It was 1985 when I discovered the holy trinity of record stores that sat throughout Montgomery County, Maryland. Five miles from my house was Phantasmagoria, located in Wheaton Triangle. Four miles to the north of Phantasmagoria was Joe’s Record Paradise in Aspen Hill, and seven miles Southwest of Joe’s in Rockville was Yesterday and Today. All had their strengths; Phantasmagoria was where I was turned on to Frank Zappa and John Coltrane. Joe’s was the place I bought Funkadelic records. Yesterday and Today had employees I’d hear some years later playing in Fugazi and Fire Party. That was how I discovered new music then, either new-new (with a copyright date of that current year), or “nused” ( It was a simple and effective way of discovery: Walk into a music store and ask questions.
I may not have known what “overproduced” meant when inquiring about The Bad Brains’ 1986 release “I Against I,” and I’m sure I was viewed as a total corn-dog by the punk rock and record store elite, but that method, along with looking at punk rock flyers stapled to bulletin boards on the campus of the University of Maryland, writing down the names of bands I’d heard while listening to WMUC, and reading Flipside Magazine or the music section of Thrasher magazine was my means of discovering new music.
We’ve all got our methods of music discovery. In many places in the world right now, a kid is digging through an older sibling’s or parent’s iPod or iTunes, CD, record or tape collection wondering what the hell Chicago is singing about, being completely baffled by The Mahavishnu Orchestra, or curious yet fearful of G.G. Allin. The family member’s collection has always been a gateway into music.
Record stores have and should always be the standard means of discovery, of brand new releases or stuff from the back of the rack. Dig around used record bins enough, wading through Herb Alpert’s “Whipped Cream and Other Delights” and the entire Dan Fogelberg collection and you’re bound to zip across something that tantalizes you by cover or title. Make a friend with the person behind the counter and maybe they’ll tell you that if you like the used Byrds or Dick Dale record in your hand, then you may very well like the Sadies or Natural Child.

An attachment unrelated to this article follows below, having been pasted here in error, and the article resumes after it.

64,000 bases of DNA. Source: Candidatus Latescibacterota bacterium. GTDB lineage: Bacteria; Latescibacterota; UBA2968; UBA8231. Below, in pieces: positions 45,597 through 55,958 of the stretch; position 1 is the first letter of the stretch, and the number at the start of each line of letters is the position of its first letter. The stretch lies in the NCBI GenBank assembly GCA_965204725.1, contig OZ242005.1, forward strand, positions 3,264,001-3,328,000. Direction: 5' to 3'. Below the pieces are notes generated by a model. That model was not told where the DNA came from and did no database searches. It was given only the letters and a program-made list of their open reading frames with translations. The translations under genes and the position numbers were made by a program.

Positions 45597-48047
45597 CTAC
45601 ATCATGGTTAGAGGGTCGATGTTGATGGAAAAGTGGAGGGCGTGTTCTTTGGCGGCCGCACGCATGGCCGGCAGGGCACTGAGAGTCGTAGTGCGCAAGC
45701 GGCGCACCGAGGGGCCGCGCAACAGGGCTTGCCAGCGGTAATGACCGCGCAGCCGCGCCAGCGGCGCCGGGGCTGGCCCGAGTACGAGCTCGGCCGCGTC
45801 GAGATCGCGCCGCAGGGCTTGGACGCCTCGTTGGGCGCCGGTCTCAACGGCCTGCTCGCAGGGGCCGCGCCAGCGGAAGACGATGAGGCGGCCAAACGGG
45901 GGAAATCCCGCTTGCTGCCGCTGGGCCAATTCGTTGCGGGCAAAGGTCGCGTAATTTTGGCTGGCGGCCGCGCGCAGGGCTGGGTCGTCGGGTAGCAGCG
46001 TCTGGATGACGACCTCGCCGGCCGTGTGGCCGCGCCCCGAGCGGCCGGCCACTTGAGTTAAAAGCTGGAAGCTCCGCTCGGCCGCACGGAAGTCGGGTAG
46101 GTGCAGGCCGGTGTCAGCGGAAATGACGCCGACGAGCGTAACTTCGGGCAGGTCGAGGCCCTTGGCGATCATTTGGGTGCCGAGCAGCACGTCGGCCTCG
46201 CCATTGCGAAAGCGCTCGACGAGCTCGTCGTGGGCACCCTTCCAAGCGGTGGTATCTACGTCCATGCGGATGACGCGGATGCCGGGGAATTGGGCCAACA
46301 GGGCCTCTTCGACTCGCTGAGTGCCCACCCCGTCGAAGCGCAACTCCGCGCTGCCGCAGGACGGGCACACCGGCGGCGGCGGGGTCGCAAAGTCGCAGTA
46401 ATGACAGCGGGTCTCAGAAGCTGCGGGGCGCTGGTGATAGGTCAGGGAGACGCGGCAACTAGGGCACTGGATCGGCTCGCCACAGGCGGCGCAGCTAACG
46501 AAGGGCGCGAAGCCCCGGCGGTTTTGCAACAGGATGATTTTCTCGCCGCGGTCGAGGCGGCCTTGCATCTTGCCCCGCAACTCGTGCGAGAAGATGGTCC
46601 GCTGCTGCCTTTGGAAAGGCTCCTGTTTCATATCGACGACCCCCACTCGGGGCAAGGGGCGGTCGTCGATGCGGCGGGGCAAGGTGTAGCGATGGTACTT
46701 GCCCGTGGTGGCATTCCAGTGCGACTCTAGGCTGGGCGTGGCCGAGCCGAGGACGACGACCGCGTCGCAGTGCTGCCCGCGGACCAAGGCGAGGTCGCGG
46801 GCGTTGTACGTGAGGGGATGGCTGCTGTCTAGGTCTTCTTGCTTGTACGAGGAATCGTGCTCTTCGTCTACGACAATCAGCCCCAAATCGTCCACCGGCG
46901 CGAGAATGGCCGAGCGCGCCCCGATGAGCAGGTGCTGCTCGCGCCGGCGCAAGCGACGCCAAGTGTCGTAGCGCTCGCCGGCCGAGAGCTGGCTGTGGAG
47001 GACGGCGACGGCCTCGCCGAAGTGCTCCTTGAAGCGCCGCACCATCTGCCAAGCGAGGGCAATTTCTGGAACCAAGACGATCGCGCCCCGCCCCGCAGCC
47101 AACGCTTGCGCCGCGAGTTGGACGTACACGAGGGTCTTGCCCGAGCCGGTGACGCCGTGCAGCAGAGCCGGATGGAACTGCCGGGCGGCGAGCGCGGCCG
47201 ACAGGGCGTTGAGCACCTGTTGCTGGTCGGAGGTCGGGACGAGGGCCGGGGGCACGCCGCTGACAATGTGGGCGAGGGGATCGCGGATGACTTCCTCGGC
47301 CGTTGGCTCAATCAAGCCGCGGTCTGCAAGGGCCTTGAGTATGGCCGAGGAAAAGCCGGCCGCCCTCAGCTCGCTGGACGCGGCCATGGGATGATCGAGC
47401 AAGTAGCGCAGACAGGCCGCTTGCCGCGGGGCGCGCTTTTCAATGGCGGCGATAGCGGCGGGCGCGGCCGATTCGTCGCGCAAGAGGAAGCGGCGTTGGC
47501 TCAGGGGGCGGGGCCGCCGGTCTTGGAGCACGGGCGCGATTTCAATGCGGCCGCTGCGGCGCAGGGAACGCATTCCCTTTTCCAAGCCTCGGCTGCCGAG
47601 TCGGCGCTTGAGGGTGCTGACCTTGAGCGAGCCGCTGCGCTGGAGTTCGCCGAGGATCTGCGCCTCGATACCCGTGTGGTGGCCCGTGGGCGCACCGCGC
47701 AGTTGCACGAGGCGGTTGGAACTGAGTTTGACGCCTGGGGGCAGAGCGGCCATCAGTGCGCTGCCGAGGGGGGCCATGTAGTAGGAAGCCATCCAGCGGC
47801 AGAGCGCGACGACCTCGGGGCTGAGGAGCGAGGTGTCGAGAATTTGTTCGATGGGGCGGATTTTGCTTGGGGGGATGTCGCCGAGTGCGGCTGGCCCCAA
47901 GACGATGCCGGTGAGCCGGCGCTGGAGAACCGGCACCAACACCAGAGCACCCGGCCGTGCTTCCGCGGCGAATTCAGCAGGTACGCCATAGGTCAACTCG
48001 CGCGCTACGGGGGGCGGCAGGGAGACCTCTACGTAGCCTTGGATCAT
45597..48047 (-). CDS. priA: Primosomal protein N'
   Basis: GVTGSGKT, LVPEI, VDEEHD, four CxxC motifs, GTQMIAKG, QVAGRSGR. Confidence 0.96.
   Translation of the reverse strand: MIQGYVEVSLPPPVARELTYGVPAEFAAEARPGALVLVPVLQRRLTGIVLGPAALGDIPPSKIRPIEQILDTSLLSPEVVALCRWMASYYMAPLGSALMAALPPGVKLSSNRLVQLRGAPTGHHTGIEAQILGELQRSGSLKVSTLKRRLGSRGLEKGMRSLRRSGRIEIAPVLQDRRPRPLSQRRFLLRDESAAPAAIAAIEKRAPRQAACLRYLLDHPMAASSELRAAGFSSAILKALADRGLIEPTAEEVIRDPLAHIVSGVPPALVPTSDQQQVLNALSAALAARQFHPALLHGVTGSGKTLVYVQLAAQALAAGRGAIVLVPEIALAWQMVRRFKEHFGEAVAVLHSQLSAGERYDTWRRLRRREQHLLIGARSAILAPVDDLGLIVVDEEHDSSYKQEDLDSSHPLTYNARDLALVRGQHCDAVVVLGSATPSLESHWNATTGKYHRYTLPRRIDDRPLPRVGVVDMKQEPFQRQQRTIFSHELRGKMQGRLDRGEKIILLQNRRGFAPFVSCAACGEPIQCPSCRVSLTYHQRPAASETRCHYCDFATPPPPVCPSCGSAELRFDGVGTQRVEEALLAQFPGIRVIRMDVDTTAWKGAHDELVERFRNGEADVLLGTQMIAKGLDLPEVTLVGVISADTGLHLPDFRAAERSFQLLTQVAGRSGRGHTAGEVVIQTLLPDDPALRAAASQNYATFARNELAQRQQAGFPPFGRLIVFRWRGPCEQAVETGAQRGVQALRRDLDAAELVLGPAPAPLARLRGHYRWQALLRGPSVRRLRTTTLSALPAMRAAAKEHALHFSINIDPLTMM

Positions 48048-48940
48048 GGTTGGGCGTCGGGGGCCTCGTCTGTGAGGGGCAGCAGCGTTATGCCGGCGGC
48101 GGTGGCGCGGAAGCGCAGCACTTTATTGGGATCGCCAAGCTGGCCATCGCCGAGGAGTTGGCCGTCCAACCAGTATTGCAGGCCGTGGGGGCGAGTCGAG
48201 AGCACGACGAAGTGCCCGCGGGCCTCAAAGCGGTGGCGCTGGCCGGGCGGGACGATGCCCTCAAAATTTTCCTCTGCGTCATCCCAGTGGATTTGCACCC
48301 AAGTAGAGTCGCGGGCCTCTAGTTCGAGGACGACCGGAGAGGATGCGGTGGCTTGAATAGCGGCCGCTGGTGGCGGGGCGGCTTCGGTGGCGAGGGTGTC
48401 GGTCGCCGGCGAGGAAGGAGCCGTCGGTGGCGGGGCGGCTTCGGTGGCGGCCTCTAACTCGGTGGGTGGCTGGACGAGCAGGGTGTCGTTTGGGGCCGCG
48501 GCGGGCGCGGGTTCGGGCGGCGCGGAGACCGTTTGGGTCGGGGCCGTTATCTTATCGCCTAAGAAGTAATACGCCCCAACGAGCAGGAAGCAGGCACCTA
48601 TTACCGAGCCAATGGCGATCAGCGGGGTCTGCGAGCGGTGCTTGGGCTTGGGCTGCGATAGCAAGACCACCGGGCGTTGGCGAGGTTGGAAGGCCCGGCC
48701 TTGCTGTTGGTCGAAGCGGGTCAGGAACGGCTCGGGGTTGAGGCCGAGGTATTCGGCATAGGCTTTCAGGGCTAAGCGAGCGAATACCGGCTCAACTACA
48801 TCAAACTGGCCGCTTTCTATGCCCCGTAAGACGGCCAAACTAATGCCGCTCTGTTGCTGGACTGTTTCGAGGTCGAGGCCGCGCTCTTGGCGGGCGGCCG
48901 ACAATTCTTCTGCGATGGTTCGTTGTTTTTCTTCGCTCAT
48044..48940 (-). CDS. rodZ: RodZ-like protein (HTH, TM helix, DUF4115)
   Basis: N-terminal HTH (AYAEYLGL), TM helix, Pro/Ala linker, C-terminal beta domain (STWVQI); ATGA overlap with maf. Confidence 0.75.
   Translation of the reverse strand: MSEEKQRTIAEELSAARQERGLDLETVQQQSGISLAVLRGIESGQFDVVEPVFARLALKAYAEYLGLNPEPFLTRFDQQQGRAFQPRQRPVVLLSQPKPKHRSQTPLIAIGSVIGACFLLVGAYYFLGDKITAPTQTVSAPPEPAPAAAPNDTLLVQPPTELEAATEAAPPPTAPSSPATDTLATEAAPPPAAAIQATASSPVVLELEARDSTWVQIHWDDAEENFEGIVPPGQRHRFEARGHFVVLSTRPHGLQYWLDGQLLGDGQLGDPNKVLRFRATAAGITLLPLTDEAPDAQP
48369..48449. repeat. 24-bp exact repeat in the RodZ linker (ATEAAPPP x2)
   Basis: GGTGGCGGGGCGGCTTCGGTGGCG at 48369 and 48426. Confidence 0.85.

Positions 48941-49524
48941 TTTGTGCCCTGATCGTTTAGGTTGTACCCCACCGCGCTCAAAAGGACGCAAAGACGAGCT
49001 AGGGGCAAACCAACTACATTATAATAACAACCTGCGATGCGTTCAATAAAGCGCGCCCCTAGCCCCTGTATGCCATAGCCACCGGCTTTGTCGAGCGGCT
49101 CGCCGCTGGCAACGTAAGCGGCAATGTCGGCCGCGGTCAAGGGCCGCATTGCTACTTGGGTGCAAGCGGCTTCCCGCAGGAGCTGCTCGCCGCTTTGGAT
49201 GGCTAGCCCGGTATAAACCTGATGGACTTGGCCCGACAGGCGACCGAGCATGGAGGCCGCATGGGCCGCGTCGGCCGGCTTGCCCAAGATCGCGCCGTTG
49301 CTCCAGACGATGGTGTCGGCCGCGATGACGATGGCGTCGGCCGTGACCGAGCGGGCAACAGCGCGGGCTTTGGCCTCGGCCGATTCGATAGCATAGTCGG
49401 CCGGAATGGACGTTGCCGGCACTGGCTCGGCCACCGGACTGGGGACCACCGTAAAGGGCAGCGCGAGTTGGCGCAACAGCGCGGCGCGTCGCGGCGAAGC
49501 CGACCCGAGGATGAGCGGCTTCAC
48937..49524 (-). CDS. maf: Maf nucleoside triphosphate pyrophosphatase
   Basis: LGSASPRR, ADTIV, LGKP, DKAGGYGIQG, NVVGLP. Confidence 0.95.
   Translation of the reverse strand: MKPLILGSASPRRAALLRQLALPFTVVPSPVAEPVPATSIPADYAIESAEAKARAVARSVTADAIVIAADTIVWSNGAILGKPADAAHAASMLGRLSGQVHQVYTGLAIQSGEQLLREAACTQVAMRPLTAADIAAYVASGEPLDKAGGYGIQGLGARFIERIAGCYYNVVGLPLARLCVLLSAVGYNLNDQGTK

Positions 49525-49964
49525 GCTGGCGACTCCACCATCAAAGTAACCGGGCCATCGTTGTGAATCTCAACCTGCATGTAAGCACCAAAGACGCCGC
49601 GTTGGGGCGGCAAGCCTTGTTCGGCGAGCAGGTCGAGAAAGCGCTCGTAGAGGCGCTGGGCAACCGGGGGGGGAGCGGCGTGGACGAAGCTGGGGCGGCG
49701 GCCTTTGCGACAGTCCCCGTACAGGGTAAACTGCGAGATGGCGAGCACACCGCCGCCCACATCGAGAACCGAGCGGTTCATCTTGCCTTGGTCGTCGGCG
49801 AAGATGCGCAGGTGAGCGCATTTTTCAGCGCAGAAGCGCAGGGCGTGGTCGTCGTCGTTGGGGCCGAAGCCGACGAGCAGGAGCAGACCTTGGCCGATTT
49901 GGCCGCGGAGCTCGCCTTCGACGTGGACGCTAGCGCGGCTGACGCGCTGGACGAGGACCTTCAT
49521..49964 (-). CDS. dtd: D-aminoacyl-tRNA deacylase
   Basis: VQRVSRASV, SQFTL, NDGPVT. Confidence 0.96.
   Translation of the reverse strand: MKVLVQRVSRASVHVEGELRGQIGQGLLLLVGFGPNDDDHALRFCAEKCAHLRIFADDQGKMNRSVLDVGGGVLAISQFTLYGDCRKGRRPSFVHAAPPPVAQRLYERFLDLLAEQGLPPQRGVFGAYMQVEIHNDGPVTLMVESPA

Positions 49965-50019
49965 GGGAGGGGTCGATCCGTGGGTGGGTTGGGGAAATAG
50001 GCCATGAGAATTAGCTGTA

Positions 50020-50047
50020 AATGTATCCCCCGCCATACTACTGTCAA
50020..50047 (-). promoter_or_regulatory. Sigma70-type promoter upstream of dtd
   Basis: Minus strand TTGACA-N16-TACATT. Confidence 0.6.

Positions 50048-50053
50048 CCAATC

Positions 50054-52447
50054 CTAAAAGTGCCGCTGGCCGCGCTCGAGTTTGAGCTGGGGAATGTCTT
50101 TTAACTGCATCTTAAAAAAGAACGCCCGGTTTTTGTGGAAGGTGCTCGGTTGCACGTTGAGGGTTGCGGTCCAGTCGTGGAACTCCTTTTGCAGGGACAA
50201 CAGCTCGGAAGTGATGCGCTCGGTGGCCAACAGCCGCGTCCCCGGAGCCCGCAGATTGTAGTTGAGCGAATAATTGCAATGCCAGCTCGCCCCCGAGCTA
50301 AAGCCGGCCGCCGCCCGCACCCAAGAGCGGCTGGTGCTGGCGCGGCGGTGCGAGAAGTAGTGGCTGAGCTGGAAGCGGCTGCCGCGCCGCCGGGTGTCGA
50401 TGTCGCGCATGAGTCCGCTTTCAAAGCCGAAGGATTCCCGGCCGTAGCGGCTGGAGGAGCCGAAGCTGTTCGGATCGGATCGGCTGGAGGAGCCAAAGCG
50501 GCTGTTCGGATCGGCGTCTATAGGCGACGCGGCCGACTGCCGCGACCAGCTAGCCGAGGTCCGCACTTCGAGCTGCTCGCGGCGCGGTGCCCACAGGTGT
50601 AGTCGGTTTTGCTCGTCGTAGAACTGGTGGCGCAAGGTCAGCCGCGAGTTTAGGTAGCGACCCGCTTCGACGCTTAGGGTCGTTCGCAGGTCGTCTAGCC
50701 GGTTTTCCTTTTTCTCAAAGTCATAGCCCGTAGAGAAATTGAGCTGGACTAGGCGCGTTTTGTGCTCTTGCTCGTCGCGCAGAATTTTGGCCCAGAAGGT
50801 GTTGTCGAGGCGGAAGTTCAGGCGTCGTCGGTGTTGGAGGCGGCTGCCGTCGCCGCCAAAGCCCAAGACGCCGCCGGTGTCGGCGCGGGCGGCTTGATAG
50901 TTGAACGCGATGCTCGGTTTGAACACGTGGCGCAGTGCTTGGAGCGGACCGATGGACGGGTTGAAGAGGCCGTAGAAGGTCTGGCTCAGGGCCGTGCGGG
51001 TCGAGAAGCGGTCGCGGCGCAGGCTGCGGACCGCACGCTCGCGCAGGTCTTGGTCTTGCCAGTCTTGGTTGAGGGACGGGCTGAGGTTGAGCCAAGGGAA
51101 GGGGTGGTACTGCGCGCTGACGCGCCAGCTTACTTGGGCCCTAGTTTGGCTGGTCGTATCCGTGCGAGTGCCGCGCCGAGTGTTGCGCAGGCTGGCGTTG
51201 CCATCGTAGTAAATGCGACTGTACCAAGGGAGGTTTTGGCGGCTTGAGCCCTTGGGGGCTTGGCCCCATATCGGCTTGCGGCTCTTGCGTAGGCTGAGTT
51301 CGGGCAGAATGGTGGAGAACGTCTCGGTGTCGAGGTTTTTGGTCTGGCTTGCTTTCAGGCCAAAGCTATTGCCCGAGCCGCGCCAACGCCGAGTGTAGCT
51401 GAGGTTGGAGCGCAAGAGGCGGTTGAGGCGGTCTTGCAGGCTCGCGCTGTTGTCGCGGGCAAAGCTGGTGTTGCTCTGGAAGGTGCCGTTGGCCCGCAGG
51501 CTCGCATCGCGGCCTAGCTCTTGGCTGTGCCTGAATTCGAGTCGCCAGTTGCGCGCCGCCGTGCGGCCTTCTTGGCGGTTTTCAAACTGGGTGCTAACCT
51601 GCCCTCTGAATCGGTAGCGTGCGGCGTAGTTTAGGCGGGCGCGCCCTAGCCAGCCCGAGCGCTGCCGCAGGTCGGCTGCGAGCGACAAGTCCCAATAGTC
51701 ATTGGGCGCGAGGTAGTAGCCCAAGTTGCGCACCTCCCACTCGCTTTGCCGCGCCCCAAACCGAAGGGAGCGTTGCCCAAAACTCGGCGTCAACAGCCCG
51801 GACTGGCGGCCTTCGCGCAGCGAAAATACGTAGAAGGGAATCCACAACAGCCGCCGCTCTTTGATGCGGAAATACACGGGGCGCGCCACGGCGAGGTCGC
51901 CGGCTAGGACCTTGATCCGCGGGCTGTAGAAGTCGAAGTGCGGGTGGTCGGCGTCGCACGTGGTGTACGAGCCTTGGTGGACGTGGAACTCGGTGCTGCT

Radio, too, serves a music discovery purpose. Commercial stations fill a void much like restaurant chains fill a void for food filler, while college and public stations serve up something that tastes better and made with better ingredients.
The new-to-you music is a simple path. Discover a left-of-the-dial or digital radio show tailored to your taste in music. Listen closely for what you like and write down the names of who is making the music.
You then have the chance to further dig into those catalogs: Bands signed to the larger indie labels like Matador or Merge have a lot of their own catalog on larger streaming services or those left-of-the-dial radio stations. Request them. Smaller bands live on Soundcloud or Bandcamp, both large pools of music. Finally, and if you believe in the idea that art is something awesome and the way to keep getting new art is to shell out a little money for current art, buy a record. If that’s too much for you, go to a show, pay the ticket price, watch the opening band, and buy some merchandise.
Do you really need to hear “Stairway to Heaven” ever again? You don’t. The declaration that “there has been no good music made since ...” is something we’ve all heard, while remaining a claim that doesn’t exist except among the lazy. There’s always good music; find a combination that merges its discovery via the ease of the internet with old-fashioned record store face-time and everybody wins.
Bryant Liggett is a freelance writer and KDUR station manager. firstname.lastname@example.org.